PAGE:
Women on the Front Line in the Fight for Freedom of Expression

A panel of four women discusses the freedom of expression in their respective home countries and their position as women in the fight for this particular freedom. The discussion is moderated by Marina Petrillo, journalist and author.

According to Khadija Ismayilova of the Organised Crime and Corruption Reporting Project (OCCRP) the freedom she enjoys in Azerbaijan is not really freedom, so she’s pushing the boundaries. Unfortunately, a couple of years ago this led to her being arrested and spending time in prison. This goes to show that freedom of expression is not respected in Azerbaijan. Even now, after serving time in prison, Ismayilova is still banned from working for foreign media because she has been convicted with so-called illegal entrepreneurship. There are no local independent media, which means she is severely limited in terms of her working life. As for her personal life, Ismayilova was blackmailed by her country’s secret services who had put cameras in her bedroom. This was in retaliation for the Panama Papers, in which it was revealed that Azerbaijan’s president has offshore companies in Panama. Because of the lack of freedom of expression in Azerbaijan, many journalists leave the country. When they do this, however, the government will turn to their family members and take them as political hostages. Others, like Ismayilova herself, are banned by the government from travelling abroad. This prevents them from attending trainings, seminars and meetings with other journalists. Being a member of OCCRP has given Ismayilova an opportunity to work with journalists abroad. OCCRP has also helped free her from prison.

Maryam Al-Khawaja is a human rights activist from Bahrein who is now living in Denmark after she was exiled from her home country. According to her, freedom of expression is closely tied to the status of civil society as a whole. The crackdown of civil society and the freedom of expression go hand in hand. The threats to the security of activists extend all the way to western countries, which goes to show that there is no longer an ‘us’ (western society) and a ‘them’ (the Middle-East). Moreover, states are moving from conventional tools of oppression like prison, torture, and unfair trials, to more unconventional tools like travel bans and social media. Activists’ strongest weapon is their credibility, but the Bahreini government tries to defame activists and take away their credibility through social media campaigns. They will also try to limit activists’ access. The human rights elite, those who are able to travel and visit the UN, are not hit as hard by these new tools. It is mainly the grassroots activists, those with a low profile, that are targeted the hardest by governments. Their access is very limited. Al-Khawaja was sentenced in Bahrein for the assault of a policeman, a made-up charge. Because of this, she is not able to travel to any country in the Middle-East or North-Africa, and also several South-East Asian countries. A travel ban seems like a minor thing to deal with in comparison to torture or jail time, but it does make an activist’s life extremely hard and virtually impossible. However, these things don’t get highlighted as much as the conventional tools.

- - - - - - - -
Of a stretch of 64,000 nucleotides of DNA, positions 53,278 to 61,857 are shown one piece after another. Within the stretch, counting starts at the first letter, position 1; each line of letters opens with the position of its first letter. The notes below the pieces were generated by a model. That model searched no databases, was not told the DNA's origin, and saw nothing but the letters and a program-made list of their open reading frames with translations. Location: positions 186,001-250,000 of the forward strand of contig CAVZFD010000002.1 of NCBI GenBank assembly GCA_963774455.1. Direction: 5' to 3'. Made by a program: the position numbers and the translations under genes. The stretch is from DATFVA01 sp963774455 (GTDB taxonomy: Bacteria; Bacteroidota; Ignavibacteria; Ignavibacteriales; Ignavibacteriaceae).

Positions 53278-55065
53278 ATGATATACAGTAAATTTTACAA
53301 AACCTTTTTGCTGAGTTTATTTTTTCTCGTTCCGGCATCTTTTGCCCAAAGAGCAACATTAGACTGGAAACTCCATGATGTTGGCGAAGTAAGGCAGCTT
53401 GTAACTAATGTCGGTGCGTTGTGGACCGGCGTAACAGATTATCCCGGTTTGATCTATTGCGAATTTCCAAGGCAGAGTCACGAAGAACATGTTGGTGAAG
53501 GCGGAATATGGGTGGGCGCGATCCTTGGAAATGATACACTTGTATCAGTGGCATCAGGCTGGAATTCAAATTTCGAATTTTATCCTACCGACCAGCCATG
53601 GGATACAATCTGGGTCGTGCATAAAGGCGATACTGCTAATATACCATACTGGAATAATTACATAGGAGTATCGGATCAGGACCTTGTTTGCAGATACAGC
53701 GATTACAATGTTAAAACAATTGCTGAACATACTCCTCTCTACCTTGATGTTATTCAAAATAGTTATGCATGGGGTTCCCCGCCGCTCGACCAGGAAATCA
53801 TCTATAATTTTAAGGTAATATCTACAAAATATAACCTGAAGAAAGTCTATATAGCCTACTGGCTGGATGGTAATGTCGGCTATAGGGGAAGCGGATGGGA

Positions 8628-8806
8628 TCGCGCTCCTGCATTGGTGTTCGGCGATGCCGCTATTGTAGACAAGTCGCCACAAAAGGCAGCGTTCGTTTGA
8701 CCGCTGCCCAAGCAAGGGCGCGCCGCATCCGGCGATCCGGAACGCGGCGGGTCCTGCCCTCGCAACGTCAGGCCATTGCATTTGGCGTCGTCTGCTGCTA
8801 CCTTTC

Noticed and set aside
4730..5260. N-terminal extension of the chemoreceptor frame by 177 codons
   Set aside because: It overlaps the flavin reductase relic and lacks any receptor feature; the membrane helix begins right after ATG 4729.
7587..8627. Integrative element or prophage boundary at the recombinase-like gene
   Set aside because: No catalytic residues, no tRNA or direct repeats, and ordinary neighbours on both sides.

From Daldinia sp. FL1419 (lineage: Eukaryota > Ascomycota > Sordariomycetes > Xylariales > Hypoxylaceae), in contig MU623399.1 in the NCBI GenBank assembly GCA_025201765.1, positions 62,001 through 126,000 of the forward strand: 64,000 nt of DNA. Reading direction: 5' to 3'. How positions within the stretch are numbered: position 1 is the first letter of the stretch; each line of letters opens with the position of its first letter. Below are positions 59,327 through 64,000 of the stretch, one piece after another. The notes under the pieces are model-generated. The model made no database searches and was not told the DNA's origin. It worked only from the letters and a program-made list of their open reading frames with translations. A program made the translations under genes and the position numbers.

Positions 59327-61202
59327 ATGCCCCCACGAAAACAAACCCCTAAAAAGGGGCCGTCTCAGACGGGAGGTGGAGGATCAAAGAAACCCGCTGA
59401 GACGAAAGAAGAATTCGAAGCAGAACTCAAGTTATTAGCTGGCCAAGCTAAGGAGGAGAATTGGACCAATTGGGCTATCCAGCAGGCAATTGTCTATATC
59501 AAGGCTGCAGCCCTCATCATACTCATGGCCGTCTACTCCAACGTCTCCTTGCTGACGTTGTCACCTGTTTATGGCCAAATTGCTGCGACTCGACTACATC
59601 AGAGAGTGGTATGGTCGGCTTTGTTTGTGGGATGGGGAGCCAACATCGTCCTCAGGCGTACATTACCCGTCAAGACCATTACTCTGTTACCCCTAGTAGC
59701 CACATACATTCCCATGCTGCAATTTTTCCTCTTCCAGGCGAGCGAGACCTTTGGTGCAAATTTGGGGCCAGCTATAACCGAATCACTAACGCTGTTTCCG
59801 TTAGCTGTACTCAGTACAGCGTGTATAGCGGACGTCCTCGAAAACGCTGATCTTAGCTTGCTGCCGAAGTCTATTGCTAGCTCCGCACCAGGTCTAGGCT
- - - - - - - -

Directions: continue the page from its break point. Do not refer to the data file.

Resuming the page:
All panellists agree that it is important for journalists to keep telling the truth. Trumps and Orbáns exist because the world tolerates Putins and Assads. The local can become global very quickly, and human rights and the violation of them are no exception. It is journalists’ job to make people aware of the situation all over the world, to make them look outside the bubble of their own country. Problems should not be ignored because they occur abroad. Furthermore, Al-Khawaja suggests that human rights activist take a little break to find new tools and strategies to fight the new situation with. She also stresses the importance of connecting social movements all over the world to strengthen the

As for the OCCRP, the increasing unconventional oppression and regression of human rights leads to journalists not wanting to put their names on their stories for fear of being prosecuted. It is even harder for female journalists, because they will often become the victim of smear campaigns and defamation articles. Miranda Patrucic, investigative reporter for OCCRP, has noticed that for many young female journalists, Ismayilova serves as a role model. She inspires them to be brave and put their names on their pieces. Ismayilova in turn is inspired by the young women at OCCRP, and she owes them a great deal. When she was released from prison, it was one of her students who helped her get back on track and start working again. She also states that the best investigative journalists in Azerbaijan are women. Patrucic suggests that this is because women are more willing to learn new things than men. Men, she says, tend to think they know everything already. Curiosity and determination are characteristics that are typical of good journalists, and it seems that women possess these characteristics more often than men.

Al-Khawaja refrains from calling herself a role model. The fight for human rights should be the rule, not the exception. Therefore, a human rights activist should not be put on a pedestal and seen as different from everybody else. They are just like everybody else, but they just woke up one morning and decided to fight. Every single one of us can do the same. Moreover, women are always talked about as joining the revolution, helping take the lead in the struggle for human rights. However, they were always there. Men just took the credit for everything they did. This is why women need to start their own discourse and stop talking as if they by mistake joined the revolution when in fact they were always fighting.

by Aster Dieleman